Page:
The life of a pensioner in Upper Canada had its challenges. In 1836, the military establishment demanded that the pensioners travel to Toronto from Peterborough to collect their pensions at the Commission Office. This presented a major challenge for James Sedgwick as well as the other pensioners in the Peterborough area. These pensioners, many of whom were not young, were crippled or hampered by previous war wounds, protested against this expectation. In 1836, this group of 22 pensioners banded together and submitted a signed petition to Lieutenant John Colborne requesting that the monies owing them be brought to Peterborough. James Sedgwick attempted to sign his name and regiment on this document, although he did not include all the letters in his surname or regiment. It is to be noted that there was a favourable outcome to this petition. An Officer of the Commissioner from Toronto travelled to Peterborough twice each year, in “February and August”, to disburse the pension funds and verify each of the recipients.
In 1847, the British government decided to award the Military General Service Medal with specific clasps to all surviving officers and soldiers who fought for the British in 29 various battles between 1793 and 1814. One of only three battles of the War of 1812 included was considered, that being the Battle at Crysler’s Farm. The living soldier had to apply for the medal and it was never presented posthumously. Private James Sedgwick was eligible and received this decoration. The clasp is embossed, “Chrystler’s Farm.” The name of the soldier was inscribed on the rim with their regiment, e.g., Pte James Sedgwick 89th Regiment of Foot. The head of Queen Victoria is on the obverse of the medal and, on the reverse, the Queen is seated on a dais holding a laurel wreath over the Duke of Wellington, who kneels before her.
James Sedgwick began farming when he arrived in Upper Canada. However, his days as an active farmer were limited. By 1861, his occupation was no longer listed as Farmer but was Pensioner on the Census of Canada. It is understandable that since he was ‘severely wounded’ during the War of 1812, he would likely have more physical limitations as he aged and, therefore, would not be able to continue actively working on the farm. About this time, his second youngest son, Thomas, and his first wife, Mary Ann, lived with James and Elizabeth, who was also known as Betsy. His son, Thomas, took on the full responsibility of the farming duties.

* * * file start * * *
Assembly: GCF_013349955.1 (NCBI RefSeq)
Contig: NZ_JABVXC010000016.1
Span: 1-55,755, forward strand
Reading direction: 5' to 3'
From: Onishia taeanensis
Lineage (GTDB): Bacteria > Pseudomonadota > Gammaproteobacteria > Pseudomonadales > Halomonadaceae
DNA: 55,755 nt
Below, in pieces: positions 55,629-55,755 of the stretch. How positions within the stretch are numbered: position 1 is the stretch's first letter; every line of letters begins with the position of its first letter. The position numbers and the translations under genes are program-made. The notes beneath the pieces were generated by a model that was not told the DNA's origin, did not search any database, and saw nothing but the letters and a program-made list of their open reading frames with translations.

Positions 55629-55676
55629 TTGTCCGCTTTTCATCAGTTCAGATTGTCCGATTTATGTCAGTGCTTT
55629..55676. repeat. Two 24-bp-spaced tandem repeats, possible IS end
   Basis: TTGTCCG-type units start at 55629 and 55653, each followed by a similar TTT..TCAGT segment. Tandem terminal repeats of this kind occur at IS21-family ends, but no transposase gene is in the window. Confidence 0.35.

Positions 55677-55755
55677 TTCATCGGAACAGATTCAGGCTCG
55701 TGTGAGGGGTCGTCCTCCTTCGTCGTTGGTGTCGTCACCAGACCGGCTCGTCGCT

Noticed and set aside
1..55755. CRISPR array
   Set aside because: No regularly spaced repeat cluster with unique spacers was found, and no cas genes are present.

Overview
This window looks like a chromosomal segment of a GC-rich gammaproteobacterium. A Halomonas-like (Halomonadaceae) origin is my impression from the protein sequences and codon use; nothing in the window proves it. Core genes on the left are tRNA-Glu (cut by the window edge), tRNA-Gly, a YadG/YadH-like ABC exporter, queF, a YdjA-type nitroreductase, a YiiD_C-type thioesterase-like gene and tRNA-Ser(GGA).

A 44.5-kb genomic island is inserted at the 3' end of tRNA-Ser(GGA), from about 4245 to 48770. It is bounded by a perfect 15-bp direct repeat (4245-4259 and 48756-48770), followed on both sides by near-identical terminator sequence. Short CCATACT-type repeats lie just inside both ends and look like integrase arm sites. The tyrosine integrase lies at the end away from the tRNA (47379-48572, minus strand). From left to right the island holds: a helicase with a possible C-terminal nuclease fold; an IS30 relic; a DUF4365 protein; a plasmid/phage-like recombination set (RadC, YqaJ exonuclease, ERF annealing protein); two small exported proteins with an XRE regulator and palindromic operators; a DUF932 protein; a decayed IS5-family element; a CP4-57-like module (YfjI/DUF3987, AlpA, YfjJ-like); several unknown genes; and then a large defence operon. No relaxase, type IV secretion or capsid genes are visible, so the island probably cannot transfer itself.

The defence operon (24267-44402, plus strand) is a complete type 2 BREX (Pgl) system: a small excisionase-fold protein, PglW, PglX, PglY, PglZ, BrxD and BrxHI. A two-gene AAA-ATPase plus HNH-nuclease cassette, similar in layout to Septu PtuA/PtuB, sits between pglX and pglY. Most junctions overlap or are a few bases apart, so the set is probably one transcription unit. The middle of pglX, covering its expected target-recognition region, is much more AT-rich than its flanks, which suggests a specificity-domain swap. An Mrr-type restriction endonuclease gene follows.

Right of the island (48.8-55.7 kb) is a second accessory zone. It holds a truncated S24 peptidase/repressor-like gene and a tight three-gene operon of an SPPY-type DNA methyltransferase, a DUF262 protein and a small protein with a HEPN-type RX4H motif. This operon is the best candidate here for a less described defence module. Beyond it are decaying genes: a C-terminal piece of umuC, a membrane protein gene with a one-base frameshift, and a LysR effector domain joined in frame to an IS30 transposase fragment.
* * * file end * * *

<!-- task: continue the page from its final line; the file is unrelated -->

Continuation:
James Sedgwick departed this earthly world on 7 Feb 1875. He was at the home of his daughter and son-in-law, Mary and Richard Mowry, in Peterborough, Ontario. Asthma was the ultimate cause of his death. He was laid to rest at Little Lake Cemetery in Peterborough, Ontario which is less than ten minutes from where he lived most of his life in Ontario. His gravesite is situated on the hilltop overlooking the Otonabee River/Little Lake. The site is located near the original chapel built in the cemetery. Buried in the same plot are his wife, Betsy d 1871, Thomas, his second youngest son d 1888, Thomas’ second wife, Margaret Deyell d 1881, and William John, James’ and Betsy’s grandson, the six-month old son of Joseph, d 1870. Many immediate family members are buried close by, including James’ half-brother, Joseph, a Bombardier in the 4th Battalion, who also served in the British Military until 1856 and who, along with his wife and three of their eight children emigrated to Peterborough, Ontario, Canada in 1870. Many other family members are buried in Little Lake Cemetery, also.
James Sedgwick and his wife, Elizabeth, taught their children well and the work ethic and military commitment instilled in them trickled down and is evident in their numerous descendants. In spite of the challenges James and his family faced when they left their homeland and moved across the ocean to a new land, there is evidence that the family continued to, and still does, contribute in many ways to the building of the nation of Canada.
James and Betsy’s oldest son, William John, joined the military in Canada, British Army in 1838 and later, along with his wife and young family, responded to the challenge to settle in Haliburton County when it was opened up in the 1850’s. Some of William John and Martha’s children stayed in the Haliburton area, while others moved to other areas of Ontario. Some left Ontario to settle the west and some even settled beyond Canada’s borders. Many of James’ descendants are still on original homesteads and have not only been successful in their endeavours but have contributed a great deal to their local communities in a variety of ways. Not all descendants have carried on the farming tradition, but have worked in occupations and vocations necessary for a society to succeed, such as railway employees, private businesses, entrepreneurs, trades, nurses, ministers, teachers, lawyers. As well, many have served in their communities as municipal councillors or been active participants and volunteers for other community organizations and boards, while enjoying what this great land has to offer. Many family members followed in James’ footsteps by answering the call of duty and enlisted for military service in WWI and WWII.
All of this can be credited, in part, to James Sedgwick who enlisted in the military, served his country when called upon to do so, and then, after his military career ended, emigrated from Ireland to become a pioneer in this land of Canada that we call home.
Thank you, Grandpa!
Private James Sedgwick was my 3x great-grandfather.
Note: On a few documents, Sedgwick may be spelled Sedgewick. The second ‘e’ is not used by the majority of family members. Since James could not write his name, it is likely that officials and others simply spelled the surname the way it sounded or as it had been viewed or known to them.
Veteran SummaryJames Sedgwick
Private, 89th (Princess Victoria's) Regiment of Foot, 2nd Battalion
Place of Birth
Magheragall, Antrim, Ireland
Place of Death
Peterborough, Ontario, CAN
Died on: 07 FEB 1875
Location of Grave
Little Lake Cemetery, 915 Haggart St
Peterborough, ON, CAN
Latitude: 44.29N Longitude: -78.3